Despite being downgraded to Category 1, winds still reached up to 90mph as Hurricane Dorian blew ashore at Cape Hatteras, making its first landfall on the U.S. mainland, flooding homes in the low-lying ribbon of islands and throwing a scare into year-round residents who tried to tough it out.

“It’s bad,” Ann Warner, who owns Howard’s Pub on Ocracoke Island, said by telephone. “The water came up to the inside of our bottom floor, which has never had water.” She said a skylight blew out and whitecaps coursed through her front yard and underneath her elevated house.

“We’re safe,” Warner added. “But it’s certainly a mess.”

As of this morning, Dorian was moving northeast at 14 mph (22 kph). It is expected to remain a hurricane as it sweeps up the Eastern Seaboard on Friday and Saturday, far enough offshore that its hurricane-force winds are unlikely to reach land.

While the damage was far less than feared in many parts of the Carolinas, the ‘warzone’ left behind in the Bahamas is getting worse by the day.

“There’s just no way everyone’s going to get out,” says a woman fleeing Hurricane Dorian in the Bahamas, adding that people are trying to shoot each other for supplies.

“It’s just total devastation… there’s nothing left,” exclaims one woman as she tries to flee the islands. “People are starting to panic… pillaging, looting, trying to shoot people for food…”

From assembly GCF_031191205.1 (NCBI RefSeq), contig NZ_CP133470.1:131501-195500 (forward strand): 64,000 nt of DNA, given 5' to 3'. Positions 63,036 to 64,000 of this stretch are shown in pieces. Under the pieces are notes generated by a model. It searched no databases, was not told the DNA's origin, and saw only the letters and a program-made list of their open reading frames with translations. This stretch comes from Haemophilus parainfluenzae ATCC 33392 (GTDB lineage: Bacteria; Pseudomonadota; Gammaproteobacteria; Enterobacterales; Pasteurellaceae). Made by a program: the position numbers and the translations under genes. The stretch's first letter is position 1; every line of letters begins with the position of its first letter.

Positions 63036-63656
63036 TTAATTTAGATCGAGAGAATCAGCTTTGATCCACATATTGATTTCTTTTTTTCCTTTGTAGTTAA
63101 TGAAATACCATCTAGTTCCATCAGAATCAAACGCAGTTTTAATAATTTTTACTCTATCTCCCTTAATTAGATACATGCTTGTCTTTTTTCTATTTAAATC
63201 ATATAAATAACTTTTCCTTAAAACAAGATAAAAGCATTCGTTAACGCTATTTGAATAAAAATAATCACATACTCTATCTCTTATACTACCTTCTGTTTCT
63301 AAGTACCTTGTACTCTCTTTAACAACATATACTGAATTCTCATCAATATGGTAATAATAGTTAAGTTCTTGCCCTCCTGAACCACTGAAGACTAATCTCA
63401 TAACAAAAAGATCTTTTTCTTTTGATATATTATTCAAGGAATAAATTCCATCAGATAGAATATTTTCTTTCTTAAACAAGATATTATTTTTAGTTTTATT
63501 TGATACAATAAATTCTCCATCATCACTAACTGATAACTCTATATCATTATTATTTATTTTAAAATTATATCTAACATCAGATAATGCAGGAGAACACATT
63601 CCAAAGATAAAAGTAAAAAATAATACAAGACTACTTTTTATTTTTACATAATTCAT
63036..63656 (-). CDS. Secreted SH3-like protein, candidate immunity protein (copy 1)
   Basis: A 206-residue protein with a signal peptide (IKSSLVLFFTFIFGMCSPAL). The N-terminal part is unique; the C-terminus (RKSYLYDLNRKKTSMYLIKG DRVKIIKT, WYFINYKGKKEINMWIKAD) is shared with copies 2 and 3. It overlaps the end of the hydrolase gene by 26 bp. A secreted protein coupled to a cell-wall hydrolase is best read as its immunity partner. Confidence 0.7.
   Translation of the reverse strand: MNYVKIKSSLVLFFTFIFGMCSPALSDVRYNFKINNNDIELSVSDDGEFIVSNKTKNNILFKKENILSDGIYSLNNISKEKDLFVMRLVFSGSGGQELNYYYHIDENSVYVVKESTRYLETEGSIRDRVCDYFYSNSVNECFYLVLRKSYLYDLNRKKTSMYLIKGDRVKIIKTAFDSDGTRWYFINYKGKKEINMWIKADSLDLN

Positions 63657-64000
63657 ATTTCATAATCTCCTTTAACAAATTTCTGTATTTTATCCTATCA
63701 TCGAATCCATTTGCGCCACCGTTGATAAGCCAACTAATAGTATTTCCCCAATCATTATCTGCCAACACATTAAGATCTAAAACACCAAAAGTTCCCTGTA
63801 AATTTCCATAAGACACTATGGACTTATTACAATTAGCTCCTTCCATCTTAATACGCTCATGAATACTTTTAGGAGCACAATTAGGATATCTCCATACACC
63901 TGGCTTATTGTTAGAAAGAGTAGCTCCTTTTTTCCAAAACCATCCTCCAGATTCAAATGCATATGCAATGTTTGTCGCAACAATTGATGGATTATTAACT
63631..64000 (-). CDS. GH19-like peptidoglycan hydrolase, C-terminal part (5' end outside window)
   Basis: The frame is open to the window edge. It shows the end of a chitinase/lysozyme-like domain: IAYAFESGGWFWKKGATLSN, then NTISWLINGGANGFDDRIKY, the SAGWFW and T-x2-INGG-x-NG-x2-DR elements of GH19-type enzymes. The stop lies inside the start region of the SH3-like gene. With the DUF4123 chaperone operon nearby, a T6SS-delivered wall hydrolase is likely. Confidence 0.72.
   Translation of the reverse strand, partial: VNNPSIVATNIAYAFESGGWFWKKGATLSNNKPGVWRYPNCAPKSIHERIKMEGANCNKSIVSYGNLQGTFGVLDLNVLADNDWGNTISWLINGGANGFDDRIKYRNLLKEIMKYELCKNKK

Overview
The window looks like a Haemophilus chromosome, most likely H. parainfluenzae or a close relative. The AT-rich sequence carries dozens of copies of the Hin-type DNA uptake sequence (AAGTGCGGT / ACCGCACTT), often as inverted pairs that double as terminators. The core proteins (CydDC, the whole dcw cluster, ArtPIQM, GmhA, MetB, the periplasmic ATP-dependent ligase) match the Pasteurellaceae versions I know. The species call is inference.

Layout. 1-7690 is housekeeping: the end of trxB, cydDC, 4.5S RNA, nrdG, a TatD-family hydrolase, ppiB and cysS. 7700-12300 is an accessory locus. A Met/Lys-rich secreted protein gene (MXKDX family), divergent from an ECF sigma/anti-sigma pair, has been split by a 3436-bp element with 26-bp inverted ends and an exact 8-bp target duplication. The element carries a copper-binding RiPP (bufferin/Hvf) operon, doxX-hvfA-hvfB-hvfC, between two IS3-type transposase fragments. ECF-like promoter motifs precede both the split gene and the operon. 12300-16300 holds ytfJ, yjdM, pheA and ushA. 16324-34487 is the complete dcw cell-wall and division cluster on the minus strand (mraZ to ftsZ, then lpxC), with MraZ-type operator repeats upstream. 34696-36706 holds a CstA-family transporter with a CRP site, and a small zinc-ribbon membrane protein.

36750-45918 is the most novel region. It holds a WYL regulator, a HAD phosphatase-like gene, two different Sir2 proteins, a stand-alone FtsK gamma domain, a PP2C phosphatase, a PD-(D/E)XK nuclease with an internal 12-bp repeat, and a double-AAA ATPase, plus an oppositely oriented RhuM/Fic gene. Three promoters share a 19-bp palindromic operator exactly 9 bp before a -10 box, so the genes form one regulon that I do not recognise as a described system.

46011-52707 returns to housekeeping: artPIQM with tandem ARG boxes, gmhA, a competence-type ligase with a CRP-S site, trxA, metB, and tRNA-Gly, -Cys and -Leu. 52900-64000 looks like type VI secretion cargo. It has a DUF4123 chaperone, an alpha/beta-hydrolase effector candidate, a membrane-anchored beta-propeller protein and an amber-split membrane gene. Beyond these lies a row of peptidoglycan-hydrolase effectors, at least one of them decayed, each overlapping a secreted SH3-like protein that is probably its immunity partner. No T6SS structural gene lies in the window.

As Yahoo reports, much of Great Abaco island remains inundated, making emergency access difficult. Hundreds of boats – smaller dinghies and large trawlers – lie on their sides or flipped like pancakes onto their decks, supine and abandoned to their fate by the receding ocean.

“We’re the lucky ones, but it’s hell everywhere,” says Brian Harvey, a Canadian trapped in the Bahamas by the hurricane and desperate for a place on a helicopter. “We need to get out of here, man.”

The death toll has risen to 30.

As AP reports, the United Nations announced the purchase of eight tons of ready-to-eat meals and said it will provide satellite communications equipment and airlift storage units, generators and prefab offices to set up logistics hubs. U.N. humanitarian chief Mark Lowcock said about 70,000 people “are in immediate need of life-saving assistance” on Grand Bahama and Abaco.

A British Royal Navy ship docked at Abaco and distributed supplies to hurricane survivors. On Grand Bahama, a Royal Caribbean cruise ship dropped off 10,000 meals, 10,000 bottles of water and more than 180 generators, as well as diapers and flashlights.

But the situation remains very far from hopeful for now…

“People will be out of jobs for months,” 67-year-old wood carver Gordon Higgs lamented. “They’ll be homeless, no food. Nothing.”



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